But this season, I won’t be the only Knuckleball reporting from the Lee County Sports Complex. CapitalBabs will be embarking on her first-ever Spring Training adventure early in March. She has promised to post her impressions and we can pretty much count on seeing a whole bunch of pictures, though she did mention that she and her hubby also have plans to spend time on non-baseball related activities while they are in Ft. Myers. She mentioned something about golf and beaches. Heck, I didn’t even know there was anything going on in Florida besides baseball that time of year.

Anyway, I really enjoy seeing and hearing about the Spring Training experience through different eyes and especially from the perspective of fans who haven’t been down there before, so I’m looking forward to reading Babs’ reports.

Of course, we won’t be the only bloggers to make the journey. I haven’t heard or read about everyone who’s announced plans to make the trip but I did read that Thrylos, from Tenth Inning Stretch, is planning on reporting from Ft. Myers at some point. If you know of other bloggers going down there, do us a favor and mention something about it in the comments section. Likewise, if any of our readers are going to be down there, let us know that, too. We’d love to hear from you and maybe even share your favorite pictures from your trip, if you’re willing.

If you feel inclined, you can also click hereand hereand here… to go back and read the Spring Training Guide tips I posted about this time a year ago. Or just wing it and discover things on your own!

Podcast Appearance

I also want to mention that I participated in “The Phil Naessens Show” podcast Thursday night. You can give it a listen over at The Baseball Page site ( If you haven’t added The Baseball Page to your regular list of sites to check out, you should. The folks there cover a wide variety of MLB issues. Phil is interviewing bloggers representing all of the Major League teams. I encourage you to overlook his questionable judgement in choosing me to be his Minnesota Twins blogger representative and check it out anyway.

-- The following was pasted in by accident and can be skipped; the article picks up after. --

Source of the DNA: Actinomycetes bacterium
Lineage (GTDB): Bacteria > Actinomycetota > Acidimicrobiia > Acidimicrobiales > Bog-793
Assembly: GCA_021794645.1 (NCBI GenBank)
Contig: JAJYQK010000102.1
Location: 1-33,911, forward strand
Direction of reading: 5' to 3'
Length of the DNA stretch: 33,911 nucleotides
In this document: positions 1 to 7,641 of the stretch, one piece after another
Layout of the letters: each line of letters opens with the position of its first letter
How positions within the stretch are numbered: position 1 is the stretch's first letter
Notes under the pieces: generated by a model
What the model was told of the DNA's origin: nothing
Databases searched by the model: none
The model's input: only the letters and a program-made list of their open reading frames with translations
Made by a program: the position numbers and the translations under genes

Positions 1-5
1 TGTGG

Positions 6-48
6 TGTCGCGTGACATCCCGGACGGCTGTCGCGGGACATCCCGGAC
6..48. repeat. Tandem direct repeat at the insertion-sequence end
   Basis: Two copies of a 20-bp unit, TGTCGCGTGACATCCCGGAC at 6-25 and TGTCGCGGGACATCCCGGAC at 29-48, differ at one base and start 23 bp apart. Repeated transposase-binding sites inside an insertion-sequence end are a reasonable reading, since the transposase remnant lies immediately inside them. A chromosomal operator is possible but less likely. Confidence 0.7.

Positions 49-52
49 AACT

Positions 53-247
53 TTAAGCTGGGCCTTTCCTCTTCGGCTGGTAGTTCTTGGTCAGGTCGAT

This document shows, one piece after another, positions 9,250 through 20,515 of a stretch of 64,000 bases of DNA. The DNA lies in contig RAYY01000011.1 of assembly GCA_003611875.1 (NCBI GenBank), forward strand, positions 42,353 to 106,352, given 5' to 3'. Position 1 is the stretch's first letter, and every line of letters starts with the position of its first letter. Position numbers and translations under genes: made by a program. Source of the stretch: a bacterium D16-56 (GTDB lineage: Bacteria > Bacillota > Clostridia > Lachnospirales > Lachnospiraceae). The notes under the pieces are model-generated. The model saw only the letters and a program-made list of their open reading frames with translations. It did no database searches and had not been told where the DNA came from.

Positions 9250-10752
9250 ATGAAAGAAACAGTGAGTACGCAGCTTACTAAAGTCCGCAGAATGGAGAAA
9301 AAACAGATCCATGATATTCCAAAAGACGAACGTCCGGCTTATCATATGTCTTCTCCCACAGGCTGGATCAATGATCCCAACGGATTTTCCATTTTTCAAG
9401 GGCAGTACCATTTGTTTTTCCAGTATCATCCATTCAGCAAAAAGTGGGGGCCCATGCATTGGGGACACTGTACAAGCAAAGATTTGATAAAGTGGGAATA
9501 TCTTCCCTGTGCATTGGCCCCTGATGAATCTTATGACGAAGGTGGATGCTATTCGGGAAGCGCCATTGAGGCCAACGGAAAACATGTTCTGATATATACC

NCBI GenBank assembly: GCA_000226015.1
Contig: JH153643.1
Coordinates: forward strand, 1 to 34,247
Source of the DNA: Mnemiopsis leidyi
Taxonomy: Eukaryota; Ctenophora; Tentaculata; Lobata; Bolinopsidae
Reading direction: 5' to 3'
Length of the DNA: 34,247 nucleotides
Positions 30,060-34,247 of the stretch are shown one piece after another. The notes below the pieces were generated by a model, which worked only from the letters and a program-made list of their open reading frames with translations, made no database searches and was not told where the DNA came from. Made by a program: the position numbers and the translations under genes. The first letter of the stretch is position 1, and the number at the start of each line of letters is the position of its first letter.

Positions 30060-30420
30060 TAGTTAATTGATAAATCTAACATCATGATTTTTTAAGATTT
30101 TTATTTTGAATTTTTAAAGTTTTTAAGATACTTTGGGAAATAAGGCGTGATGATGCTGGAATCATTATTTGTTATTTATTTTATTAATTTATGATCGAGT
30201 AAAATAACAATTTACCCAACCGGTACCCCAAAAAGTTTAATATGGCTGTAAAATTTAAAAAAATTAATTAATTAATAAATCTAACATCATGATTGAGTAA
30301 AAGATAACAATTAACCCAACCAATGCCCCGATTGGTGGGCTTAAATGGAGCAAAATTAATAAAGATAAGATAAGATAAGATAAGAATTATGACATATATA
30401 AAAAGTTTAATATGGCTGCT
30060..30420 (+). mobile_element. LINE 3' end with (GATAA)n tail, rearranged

Finally, we send our condolences out to the family, friends and fans of Hall of Fame catcher Gary Carter, who passed away Thursday, less than a year after being diagnosed with a brain tumor. Carter was never one of my favorite players, probably because he never played for a team I felt any particular affinity toward, but I do remember the enthusiasm he brought to the game. I remember watching him and thinking, “that guy really enjoys playing baseball.” He obviously also played the game very well. Carter was just 57 years old at his passing and I have to admit that hits just a bit too close to home for me. Rest in Peace, Gary.


Once again, if any of you have Spring Training plans, by all means leave a comment or at least email us and let us know about your plans!

– JC